I’ll have to correct you because you say you like what we did putting Kikuyu on a “techno” beat? That beat is not techno at all. In EDM you have to be clear about these things. Techno is one form of electronic music just like the way we have roots reggae and dancehall reggae. In EDM, we have techno, electro, progressive and so on and so forth.

The mutumia  beat is closer to disco  house then than techno, but it can’t be placed in any group when it comes to electronic music. That’s why it’s simply mizuka. Hope you learnt something guys? lol.

[Editors Note: We welcome corrections and PHD dissertations on music]

When it comes to the video I wanted the video shot the way house music videos are shot like a reality T.V show kind of thing. No video sets, no fancy car behind you type of thing, just a video showing real life. Once again, it was hard to convince people to see your vision because they don’t get it. But that’s how videos are shot in the electronic music scene. I just wanted our version. So far in Kenya a lot of people again don’t get it and it’s not given enough exposure, most people have mainly seen it on youtube. Funny thing is its one of the few videos I’ve seen that has only like “1” dislike, and fans really appreciated the fresh approach I took to the video. Granted there is always room for improvement and I think it could have come out even better if  I was part of the editing team, but I was not and again my vision was not fully expressed, although the final edit came close.

You mentioned the video being “ Underwhelming “ and I don’t blame you but quote me when I say to you that that is the future of music videos. Abstract shooting of videos is the future or a mixture of abstract and what I call “set” videos. The whole “Riding in a car”, “two chic’s on the side” thing is getting old. A video should have a story, like a little mini film. After I did the “Bachette video” guys out here were confused, they were like “he can’t do that! “Am like why not? Let’s shake it up a little bit

54interviews: In terms of artiste collaborations, who would you liketo work with in Kenya and outside?

Bamzi:  In Kenya, I would like to work with anyone who isn’t afraid to push it to the extreme’s. I always tell guys like “Yo am doing mizuka now” so they know if we going to do a track it’s going to sound like this.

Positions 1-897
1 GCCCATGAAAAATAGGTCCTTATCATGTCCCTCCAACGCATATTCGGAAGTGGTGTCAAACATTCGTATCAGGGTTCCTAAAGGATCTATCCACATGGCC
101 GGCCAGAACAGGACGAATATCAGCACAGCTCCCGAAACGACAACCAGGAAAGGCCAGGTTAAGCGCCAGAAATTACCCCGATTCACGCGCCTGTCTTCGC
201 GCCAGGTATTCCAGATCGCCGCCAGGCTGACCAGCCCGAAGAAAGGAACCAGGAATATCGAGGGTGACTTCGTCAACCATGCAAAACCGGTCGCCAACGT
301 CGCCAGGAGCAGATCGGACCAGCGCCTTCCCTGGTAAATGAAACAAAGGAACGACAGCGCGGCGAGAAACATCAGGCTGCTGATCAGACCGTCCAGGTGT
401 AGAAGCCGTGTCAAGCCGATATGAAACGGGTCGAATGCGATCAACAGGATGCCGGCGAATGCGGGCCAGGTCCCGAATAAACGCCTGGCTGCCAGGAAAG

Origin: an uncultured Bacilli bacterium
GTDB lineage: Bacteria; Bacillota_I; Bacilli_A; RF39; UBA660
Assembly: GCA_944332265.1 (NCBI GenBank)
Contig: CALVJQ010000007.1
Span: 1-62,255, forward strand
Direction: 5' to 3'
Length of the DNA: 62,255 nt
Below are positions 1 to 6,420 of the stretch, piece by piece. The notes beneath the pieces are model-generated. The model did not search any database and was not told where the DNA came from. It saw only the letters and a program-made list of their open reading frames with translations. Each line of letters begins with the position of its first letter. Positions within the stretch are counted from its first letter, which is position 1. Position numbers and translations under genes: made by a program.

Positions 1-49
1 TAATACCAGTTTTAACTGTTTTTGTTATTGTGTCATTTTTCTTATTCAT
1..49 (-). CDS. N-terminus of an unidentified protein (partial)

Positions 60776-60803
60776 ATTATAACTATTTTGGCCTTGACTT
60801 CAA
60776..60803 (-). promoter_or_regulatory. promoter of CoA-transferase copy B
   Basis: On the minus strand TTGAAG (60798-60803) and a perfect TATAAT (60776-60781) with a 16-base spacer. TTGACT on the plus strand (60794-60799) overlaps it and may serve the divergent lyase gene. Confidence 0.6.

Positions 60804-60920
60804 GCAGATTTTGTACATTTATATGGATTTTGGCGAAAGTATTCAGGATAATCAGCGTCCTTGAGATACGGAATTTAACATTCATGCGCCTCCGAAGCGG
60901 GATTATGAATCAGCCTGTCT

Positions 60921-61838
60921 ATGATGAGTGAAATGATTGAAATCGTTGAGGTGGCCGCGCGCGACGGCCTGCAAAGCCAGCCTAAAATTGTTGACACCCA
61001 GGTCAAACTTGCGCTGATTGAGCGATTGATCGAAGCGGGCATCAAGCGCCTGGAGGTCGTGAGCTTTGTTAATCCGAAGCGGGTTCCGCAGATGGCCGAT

From outside apart from the one’s I have already collaborated with (be on the lookout for that coming at you soon), I would like to work like most of the south African industry, I think we can mesh well. Would also love a track with “Afrojack’ and Will I am” just to name a few. I may just surprise you this year and hit you with a collabo like that. Question is are you ready? Lol!

54interviews: What inspired you to get into the music game?

Bamzi: I’ve always loved music since I was a child. I could spend hours next to my dad’s stereo and listen to music and sing along. I knew early that this is what I wanted to do.

54interviews: Which stages have you performed at?

Bamzi: In Kenya, almost all I think a few in T.Z. I’ve done a few tours in Asia. I have been invited for tours in the U.S and U.K but the invitations always came at the wrong time. There is a U.S tour being planned this year so am looking forward to that.

54interviews: What does the future have in store for Bamzigi zigi zigi zaga zau? What should his fans expect?

Bamzi: My plan is to be unpredictable musically. The only thing you should know for sure is that the sound is going to be futuristic, it’s going to be Mizuka.

~ Thank you so much for your time. Wishing you nothing but continued success. Oh yeah, bring back the locks with the honey streak in them~





@ 3050Mizuka





4 comments on “Bamzigi: [The African Superman]